In addition, 16S rRNA sequencing is limited by microbial isolation and culture, and cannot detect or describe the diversity and function of complex microbial communities. As a more advanced sequencing technology, metagenomics enables the assessment of uncultured microbial genes, which greatly expands the applications of microbial resources. Moreover, metagenomic sequencing can also be used for the in-depth study of genes and functions.

Researchers have used metagenomics to explore ARGs, MRGs and host bacteria in an aquatic environment, demonstrating the broad-spectrum diversity of bacteria in water and the related resistance genes. Some researchers have used metagenomics to explore the selection process of antibiotic resistance in WWTPs. However, few studies have focused on core genomes and the interaction between ARGs and MRGs in WWTPs.

In addition, previous reports revealed the impact of antibiotics and heavy metals on ARGs and MRGs in an aquaculture environment and discussed the interaction between ARGs, MRGs, and bacteria.

Nevertheless, these studies mostly ignored the interaction between ARGs, MRGs, and mobile genetic elements (MGEs), which play essential roles in the proliferation and transmission of resistance genes. The work of Professor Kangping Cui’s team fills this gap.

In a new study, the research team investigated the co-occurrence of Gd and SMX in wastewater pollution by applying metagenomics to analyze the mechanisms of changes in ARGs, MRGs, MGEs, and genera in an activated sludge system. Details of the study have been published in Frontiers of Environmental Science & Engineering.

This study offers an in-depth and new understanding of the mechanisms underlying the changes and interactions between ARGs and MRGs in activated sludge, providing technical support for the removal of ARGs and MRGs in WWTPs. To help reach the overarching aim, the following specific goals were set by the rfesearch team:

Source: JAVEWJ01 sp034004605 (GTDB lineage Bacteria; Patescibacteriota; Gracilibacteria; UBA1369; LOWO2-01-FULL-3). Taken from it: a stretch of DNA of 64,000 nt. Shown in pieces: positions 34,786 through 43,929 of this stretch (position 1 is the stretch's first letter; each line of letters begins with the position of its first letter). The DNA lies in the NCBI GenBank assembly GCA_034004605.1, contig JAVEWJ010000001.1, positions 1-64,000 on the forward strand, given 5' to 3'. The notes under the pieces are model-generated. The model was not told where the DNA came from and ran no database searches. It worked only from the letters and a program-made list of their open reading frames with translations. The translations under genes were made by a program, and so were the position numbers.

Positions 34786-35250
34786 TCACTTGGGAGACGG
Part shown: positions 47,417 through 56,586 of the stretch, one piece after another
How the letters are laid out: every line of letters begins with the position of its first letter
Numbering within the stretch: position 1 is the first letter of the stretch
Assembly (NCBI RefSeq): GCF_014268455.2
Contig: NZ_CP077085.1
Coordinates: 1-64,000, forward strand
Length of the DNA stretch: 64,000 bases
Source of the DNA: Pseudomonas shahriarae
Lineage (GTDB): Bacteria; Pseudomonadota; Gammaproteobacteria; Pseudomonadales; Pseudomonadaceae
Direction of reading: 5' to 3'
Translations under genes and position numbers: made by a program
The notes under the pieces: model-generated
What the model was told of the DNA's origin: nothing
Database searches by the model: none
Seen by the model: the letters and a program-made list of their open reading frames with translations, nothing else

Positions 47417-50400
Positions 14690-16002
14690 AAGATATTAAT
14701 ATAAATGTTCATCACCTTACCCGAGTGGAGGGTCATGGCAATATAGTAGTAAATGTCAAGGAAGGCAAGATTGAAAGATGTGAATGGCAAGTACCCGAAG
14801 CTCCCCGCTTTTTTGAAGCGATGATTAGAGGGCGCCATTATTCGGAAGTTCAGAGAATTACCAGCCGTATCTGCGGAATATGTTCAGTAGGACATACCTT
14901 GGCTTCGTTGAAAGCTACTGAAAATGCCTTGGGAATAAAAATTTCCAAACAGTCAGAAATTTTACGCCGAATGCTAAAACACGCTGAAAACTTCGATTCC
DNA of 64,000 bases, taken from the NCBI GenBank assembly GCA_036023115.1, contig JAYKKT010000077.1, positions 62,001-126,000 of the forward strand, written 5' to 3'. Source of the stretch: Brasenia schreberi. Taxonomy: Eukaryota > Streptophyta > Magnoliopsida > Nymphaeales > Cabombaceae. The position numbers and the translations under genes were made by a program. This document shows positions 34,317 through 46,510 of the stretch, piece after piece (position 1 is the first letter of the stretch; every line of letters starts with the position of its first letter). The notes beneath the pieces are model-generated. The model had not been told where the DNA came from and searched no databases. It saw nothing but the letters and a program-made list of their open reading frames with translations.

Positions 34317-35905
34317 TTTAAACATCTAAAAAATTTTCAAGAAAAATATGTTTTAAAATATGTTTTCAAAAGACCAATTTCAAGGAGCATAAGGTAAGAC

To explore the dynamic change in characteristics of ARGs, MRGs, and MGEs, and identify the core genome

To evaluate the joint effect of Gd and SMX on ARGs, MRGs, MGEs, and abundant genera

To reveal the interactions and shifts in ARGs, MRGs, and MGEs

The effects of SMX and Gd(III) on ARGs and MRGs were studied by metagenomic sequencing in an activated sludge system. The findings demonstrated that single SMX alone and co-occurrence of SMX and Gd(III) resulted in an increase in the abundance of ARGs, while most MRGs decreased in abundance.

Furthermore, the co-occurrence of SMX and Gd(III) significantly promoted the HGT of ARGs and MRGs. Gd(III) alone caused a decrease in ARGs and MRGs, whereas the abundance of Hg MRGs was increased. Compared to core MRGs, core ARGs exert a greater negative effect in the presence of Gd or SMX alone.

Streptomyces, Pseudomonas, and Thauera were abundant under SMX exposure and may be potential hosts for ARGs and MRGs. The bacterial community was sensitive to single Gd(III) stress. Moreover, the correlations among ARGs, MRGs, MGEs, and the bacterial community were discussed in this study, suggesting a positive relationship between internal ARGs and MGEs, while positive and negative relations were found in MRGs. Moreover, most ARGs and MRGs were closely related to MGEs.


Source: PHYS